I love to eat, but I don’t love being in the kitchen. Yes, I love trying out new recipes and experimenting with new ingredients, but that’s probably just the adventurer and weird scientist in me. I hate the long standing, the heat from the stove and oven, the constant washing of utensils, the essential prep of the ingredients, or the moments in which the Small, Bright-eyed Human runs in circles around my feet and screams until I pick her up. But, this post isn’t about my ‘laziness’ as much as it is about time management and prioritising.
Menu Planning & Batch Cooking
Having transitioned from Homemaker to Employee, I needed to find a way to be present with my daughter for the few hours we are together each day (since she goes to daycare while I teach). But, even more so, I needed to avoid exhaustion while feeding my family hearty and nutritious meals. I remembered how for my CXC practical exam in Food & Nutrition, I was able to make the birthday cake (baked and decorated with freshly made icing), drinks, different types of sandwiches, snacks and fruit table pieces all from scratch and decorate the table in a couple of hours. This is because I had learnt how to make a menu plan and a time plan to make it all work, and I decided to put this aspect of my high school education to use!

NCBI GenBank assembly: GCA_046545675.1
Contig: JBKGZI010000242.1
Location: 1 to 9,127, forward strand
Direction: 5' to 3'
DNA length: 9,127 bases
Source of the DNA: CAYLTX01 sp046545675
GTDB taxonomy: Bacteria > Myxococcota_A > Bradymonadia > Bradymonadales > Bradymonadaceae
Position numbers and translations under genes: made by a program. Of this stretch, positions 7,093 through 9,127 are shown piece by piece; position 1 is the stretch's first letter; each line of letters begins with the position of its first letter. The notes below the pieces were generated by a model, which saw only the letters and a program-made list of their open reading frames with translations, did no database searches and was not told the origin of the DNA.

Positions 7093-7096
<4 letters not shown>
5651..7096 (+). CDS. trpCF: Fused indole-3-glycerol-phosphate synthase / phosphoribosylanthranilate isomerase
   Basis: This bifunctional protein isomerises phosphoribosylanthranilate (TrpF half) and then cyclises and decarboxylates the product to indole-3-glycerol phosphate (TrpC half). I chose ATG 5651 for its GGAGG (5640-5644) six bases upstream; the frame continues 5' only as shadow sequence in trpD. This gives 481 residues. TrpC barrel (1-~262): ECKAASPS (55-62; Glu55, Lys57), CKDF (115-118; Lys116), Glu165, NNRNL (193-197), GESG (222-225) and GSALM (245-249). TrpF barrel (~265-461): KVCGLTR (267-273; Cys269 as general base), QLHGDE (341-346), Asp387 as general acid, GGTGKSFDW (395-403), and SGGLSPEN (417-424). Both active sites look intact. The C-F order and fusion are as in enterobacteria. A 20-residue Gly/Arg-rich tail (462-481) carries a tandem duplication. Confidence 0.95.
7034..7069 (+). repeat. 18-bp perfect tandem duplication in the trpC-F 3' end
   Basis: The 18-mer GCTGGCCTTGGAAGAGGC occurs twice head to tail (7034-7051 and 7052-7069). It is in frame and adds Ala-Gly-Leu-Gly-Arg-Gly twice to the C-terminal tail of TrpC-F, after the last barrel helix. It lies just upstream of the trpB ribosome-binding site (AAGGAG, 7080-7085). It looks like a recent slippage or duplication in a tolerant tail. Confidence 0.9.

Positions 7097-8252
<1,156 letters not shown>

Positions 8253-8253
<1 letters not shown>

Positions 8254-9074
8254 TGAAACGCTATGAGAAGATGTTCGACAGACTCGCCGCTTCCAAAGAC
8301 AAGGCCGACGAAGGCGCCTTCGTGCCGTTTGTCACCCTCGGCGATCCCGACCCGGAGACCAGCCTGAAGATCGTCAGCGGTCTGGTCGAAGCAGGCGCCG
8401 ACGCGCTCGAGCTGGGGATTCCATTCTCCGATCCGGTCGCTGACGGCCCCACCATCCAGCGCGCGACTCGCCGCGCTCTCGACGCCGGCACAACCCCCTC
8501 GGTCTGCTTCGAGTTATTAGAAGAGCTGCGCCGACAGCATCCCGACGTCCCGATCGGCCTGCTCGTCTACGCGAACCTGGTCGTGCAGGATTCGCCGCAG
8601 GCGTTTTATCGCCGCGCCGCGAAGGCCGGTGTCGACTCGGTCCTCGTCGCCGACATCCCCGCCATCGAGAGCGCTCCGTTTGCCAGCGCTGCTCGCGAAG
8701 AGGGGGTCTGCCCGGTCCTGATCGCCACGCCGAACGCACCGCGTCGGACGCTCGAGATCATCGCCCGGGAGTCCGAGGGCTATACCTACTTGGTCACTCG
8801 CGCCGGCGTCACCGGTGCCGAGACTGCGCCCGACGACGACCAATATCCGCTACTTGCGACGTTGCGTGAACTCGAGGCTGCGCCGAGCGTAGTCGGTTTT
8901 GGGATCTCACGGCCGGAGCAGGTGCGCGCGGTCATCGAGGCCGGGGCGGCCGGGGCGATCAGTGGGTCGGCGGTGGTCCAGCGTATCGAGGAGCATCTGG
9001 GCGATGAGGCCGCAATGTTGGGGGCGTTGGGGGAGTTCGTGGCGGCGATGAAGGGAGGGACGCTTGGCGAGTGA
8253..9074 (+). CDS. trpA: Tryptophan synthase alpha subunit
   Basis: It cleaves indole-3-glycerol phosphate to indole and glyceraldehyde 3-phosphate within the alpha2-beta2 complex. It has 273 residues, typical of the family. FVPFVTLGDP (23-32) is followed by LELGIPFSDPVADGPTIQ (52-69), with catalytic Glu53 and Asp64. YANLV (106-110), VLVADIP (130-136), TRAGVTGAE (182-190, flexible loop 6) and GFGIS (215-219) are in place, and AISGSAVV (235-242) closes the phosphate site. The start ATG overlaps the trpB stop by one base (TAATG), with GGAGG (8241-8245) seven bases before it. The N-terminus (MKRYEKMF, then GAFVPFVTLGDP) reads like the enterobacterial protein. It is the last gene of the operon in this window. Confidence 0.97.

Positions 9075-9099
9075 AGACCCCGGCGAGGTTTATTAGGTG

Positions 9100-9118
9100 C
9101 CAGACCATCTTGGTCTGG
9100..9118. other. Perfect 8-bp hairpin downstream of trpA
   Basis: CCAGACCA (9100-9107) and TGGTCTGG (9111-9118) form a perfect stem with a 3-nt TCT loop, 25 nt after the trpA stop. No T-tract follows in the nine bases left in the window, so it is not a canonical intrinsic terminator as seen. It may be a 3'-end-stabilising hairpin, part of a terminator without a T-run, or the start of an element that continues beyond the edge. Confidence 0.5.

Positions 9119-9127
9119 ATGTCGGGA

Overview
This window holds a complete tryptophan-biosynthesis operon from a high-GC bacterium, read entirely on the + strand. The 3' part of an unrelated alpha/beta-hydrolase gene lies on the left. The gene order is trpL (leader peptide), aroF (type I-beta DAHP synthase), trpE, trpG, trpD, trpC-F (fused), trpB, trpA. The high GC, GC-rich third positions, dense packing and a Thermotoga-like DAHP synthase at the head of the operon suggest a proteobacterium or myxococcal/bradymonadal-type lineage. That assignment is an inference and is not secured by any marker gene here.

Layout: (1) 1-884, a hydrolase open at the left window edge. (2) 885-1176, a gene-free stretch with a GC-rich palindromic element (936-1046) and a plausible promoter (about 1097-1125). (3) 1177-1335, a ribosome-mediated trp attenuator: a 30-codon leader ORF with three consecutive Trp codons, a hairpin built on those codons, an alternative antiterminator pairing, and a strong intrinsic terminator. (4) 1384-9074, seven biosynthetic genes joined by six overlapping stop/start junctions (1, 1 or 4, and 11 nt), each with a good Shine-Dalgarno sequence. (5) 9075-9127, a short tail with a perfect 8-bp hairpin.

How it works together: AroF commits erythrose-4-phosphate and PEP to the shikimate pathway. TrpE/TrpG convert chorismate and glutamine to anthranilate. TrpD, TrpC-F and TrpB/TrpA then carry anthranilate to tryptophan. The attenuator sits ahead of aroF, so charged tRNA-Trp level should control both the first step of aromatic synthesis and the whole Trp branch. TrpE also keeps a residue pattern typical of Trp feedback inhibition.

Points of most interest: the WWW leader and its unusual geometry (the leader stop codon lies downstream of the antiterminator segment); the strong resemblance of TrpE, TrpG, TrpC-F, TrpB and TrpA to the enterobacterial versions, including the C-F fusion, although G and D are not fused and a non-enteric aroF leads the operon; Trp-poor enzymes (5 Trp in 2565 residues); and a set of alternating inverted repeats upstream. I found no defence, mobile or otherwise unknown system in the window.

What I do is cook all the food my family will eat, once a week (on the weekend) and simply heat and serve throughout the week. It may sound like a lot of work, but I can get 3 or 4 entrees and the same amount of side dishes made in 2 or 3 hours. Which works out to about 3 hours of intense work to cover the whole week, instead of cooking an hour a day, every single day. So, let me give this disclaimer before going any further:
If you are one of those persons who claims, “I don’t eat over-night/hot-up food.” Then I suggest that you don’t read any further. I’ll also recommend that you don’t eat anything you haven’t cooked yourself, because all commercially prepared food involves batch cooking and réchauffé. So, if you eat food from restaurants, hotels, school cafeterias, office canteens, hospitals, or caterers, you have eaten réchauffé or reheated food. The main reason the food looks and tastes differently from what you’ve re-heated at home is because food service operators have been trained to observe industry standards in food safety (sanitation, storage, preservation, time and temperature). I’m grateful to have received the same training when I got my food handler’s permit, but even more so, for having worked in the food service industry to learn, first-hand, about things like ‘food danger zone’.
That little issue addressed, these are my reasons – plain and simple – for cooking once a week:
1. Free To Relax
Since I’m away from my family all day, I want to know that I can enjoy the time reconnecting with them when I get home. We can sit together and play, or do any other fun thing together before we settle down for dinner. Plus I don’t need to rush with my daughter when I go to pick her up from the daycare. If she wants to just hug me for a little or wants me to join her with digging up dirt in the yard, I feel comfortable to do that without watching the time.
2. No Extra Work After Work